HONG KONG (Reuters) – Tencent Holdings said it will shut down a service that allowed Chinese gamers to access overseas platforms to play unapproved foreign games, in a sign of tightening compliance as Chinese regulators more closely scrutinize the industry.
The country’s largest social and gaming firm said late on Wednesday it will on May 31 update its games speed booster mobile and desktop apps to new versions that would only support games operating in China. The new versions will no longer allow users to access foreign games.
Tencent first launched the apps in 2018. Such apps, which other companies like NetEase also offer, act as network acceleration tools that help users boost their internet speeds.
Unlike most countries, gamers in China are only allowed to play titles approved by the government and are not allowed to play with foreigners on foreign servers. While such foreign games are not explicitly blocked by online curbs, local internet speeds are generally too slow for gamers to access them.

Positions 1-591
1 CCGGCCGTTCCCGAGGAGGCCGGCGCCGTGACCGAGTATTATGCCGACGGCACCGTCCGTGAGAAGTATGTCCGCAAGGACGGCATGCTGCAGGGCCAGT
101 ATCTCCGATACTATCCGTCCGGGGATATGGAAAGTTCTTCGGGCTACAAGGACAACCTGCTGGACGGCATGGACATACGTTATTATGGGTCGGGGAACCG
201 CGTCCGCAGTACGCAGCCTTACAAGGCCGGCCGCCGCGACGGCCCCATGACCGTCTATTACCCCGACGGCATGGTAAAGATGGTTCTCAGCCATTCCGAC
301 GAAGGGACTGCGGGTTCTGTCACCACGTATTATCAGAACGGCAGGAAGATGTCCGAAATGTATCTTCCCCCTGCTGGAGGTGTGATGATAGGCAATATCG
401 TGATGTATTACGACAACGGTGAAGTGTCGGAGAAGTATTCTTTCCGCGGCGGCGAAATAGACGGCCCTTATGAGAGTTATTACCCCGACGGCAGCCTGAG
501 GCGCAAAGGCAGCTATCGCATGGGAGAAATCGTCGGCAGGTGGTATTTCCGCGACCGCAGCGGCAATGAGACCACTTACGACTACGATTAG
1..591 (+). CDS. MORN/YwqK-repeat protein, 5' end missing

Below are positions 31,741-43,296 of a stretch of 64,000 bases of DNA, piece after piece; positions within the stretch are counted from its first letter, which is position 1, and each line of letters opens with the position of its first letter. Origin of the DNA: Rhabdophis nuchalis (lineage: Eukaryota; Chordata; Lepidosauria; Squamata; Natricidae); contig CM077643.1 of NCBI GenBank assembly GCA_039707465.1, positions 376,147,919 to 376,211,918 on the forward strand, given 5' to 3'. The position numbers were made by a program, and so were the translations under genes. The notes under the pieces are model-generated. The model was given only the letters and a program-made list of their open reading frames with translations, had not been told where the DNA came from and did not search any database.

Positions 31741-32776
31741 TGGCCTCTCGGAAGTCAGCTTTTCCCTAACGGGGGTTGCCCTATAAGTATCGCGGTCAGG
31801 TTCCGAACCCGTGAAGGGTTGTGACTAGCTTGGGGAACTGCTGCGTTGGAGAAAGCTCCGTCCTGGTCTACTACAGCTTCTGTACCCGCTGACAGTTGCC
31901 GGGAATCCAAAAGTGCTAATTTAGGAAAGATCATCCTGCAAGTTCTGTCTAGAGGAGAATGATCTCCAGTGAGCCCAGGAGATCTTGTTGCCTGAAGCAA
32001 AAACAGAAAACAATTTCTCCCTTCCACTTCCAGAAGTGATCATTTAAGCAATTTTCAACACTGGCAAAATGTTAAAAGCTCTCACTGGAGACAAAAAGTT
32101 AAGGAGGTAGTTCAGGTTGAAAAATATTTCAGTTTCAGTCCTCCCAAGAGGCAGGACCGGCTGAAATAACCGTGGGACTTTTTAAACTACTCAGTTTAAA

As such, many gamers in China used such apps in practice to access unapproved foreign games such as Grand Theft Auto or Nintendo’s smash-hit Animal Crossing. The apps also over the years became grey-area channels for foreign game developers to reach users in the world’s largest gaming market.
Tencent declined to provide further comment on why it had decided to make changes to the app.
The move was greeted by Chinese gamers with dismay but also many said it was not surprising.
“This is expected given the direction things are going. It is harder to be a gamer in China by the day,” a Chinese internet user wrote on microblogging site Weibo.
The move comes days after China lifted a nine-month freeze on gaming licences. During this period gaming companies including Tencent made major adjustments to their business practices to comply with regulatory requests.
(By Josh Ye; Reporting by Josh Ye; Editing by Christopher Cushing)